NEW YORK: The Ultimate Fighting Championship (UFC) has ‘essentially’ struck marijuana as a punishable offense in its anti-doping policy, the promotion and anti-doping partner (USADA) announced.
UFC fighters who use marijuana now can rest a little more easily under the new change to the promotion’s anti-doping policy. Positive tests for carboxy-THC, regardless of levels, will not be considered violations of the policy “unless additional evidence exists that an athlete used it intentionally for performance-enhancing purposes.”
Other cannabinoids that are a natural product of marijuana are no longer forbidden, though UFC fighters will still be required to comply with any drug policies established by the state athletic commissions or international governing bodies overseeing their fights.
UFC’s Vice President of Athlete Health and Performance Jeff Novitzky said he can’t remember any case in which the fighters would show signs of his medical condition deteriorating after using marijuana throughout his six years in the company.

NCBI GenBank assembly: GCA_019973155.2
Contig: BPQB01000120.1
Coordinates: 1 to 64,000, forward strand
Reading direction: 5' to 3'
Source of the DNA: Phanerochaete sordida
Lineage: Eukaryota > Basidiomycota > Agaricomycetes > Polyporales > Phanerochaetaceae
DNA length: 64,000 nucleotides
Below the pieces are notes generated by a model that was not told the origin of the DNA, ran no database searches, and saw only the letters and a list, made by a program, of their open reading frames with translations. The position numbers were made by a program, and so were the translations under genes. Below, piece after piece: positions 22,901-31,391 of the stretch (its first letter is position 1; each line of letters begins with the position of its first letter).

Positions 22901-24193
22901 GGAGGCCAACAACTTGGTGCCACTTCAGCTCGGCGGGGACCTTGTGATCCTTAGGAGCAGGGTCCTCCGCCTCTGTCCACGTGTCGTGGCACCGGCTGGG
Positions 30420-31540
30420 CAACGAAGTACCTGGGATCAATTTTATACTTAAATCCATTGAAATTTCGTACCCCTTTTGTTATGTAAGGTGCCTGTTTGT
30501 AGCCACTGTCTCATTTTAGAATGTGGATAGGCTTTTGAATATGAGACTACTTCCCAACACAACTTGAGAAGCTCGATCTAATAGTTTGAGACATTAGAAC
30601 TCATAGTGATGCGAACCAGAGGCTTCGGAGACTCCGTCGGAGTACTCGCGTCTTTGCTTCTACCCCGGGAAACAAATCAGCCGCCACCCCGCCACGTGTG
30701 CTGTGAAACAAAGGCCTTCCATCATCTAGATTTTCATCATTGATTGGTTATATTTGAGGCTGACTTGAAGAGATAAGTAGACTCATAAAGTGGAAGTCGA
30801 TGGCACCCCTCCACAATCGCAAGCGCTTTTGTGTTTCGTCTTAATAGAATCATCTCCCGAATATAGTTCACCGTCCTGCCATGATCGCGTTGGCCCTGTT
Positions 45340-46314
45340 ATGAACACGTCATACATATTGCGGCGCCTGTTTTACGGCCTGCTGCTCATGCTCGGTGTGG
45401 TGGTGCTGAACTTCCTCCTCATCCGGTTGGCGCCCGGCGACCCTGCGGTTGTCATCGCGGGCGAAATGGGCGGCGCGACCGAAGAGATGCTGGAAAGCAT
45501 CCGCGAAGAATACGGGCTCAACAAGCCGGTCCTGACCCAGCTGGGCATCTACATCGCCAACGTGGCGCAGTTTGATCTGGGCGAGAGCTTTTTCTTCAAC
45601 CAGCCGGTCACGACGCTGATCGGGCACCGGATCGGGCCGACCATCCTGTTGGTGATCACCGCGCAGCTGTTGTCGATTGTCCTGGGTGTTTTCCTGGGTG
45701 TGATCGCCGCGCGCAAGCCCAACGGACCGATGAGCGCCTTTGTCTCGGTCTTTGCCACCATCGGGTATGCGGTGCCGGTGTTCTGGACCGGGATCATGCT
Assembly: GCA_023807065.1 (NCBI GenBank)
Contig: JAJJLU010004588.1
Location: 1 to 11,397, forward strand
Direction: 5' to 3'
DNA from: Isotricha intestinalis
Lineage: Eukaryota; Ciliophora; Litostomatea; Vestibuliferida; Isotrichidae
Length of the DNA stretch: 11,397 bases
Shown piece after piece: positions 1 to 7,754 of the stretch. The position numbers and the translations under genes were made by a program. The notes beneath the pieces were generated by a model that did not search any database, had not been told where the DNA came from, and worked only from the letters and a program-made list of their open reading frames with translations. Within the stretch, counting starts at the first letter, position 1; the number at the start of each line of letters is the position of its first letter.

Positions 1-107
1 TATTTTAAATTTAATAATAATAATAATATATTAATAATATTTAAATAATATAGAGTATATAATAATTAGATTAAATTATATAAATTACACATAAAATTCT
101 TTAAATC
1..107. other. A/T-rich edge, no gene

“I can’t think of one instance in any historical cases where that evidence has been there,” Novitzky said, adding, “It would probably require visual signs if the athlete shows up at an event stumbling, smelling like marijuana, eyes bloodshot, things like that. And that’s … something you rarely, if ever, see. I certainly haven’t in my six years with the UFC.”
He added that fighters found violating the marijuana drug-use policy should be treated rather than being suspended. Novitzky said they were looking to make amendments in the policy as they could not find any relationship between actual impairment and levels of Tetrahydrocannabinol (THC).
The statement read, “This change is designed to prioritize fighter health and safety by not punishing fighters who may need treatment for substance abuse, which may lead to a fighter being impaired and jeopardize his or her safety in the Octagon.”
He claimed that fighters consumed marijuana in lieu of opioids or depressant drugs. However, other athletic commissions will look into the drug tests being conducted by the mixed-martial arts brands.
In the past, athletes have been barred from competing by the Nevada State Athletic Commission (NSAC) for up to nine months for the use of cannabis but the organisation recently reduced the punishments for the fighters testing positive for the drug use.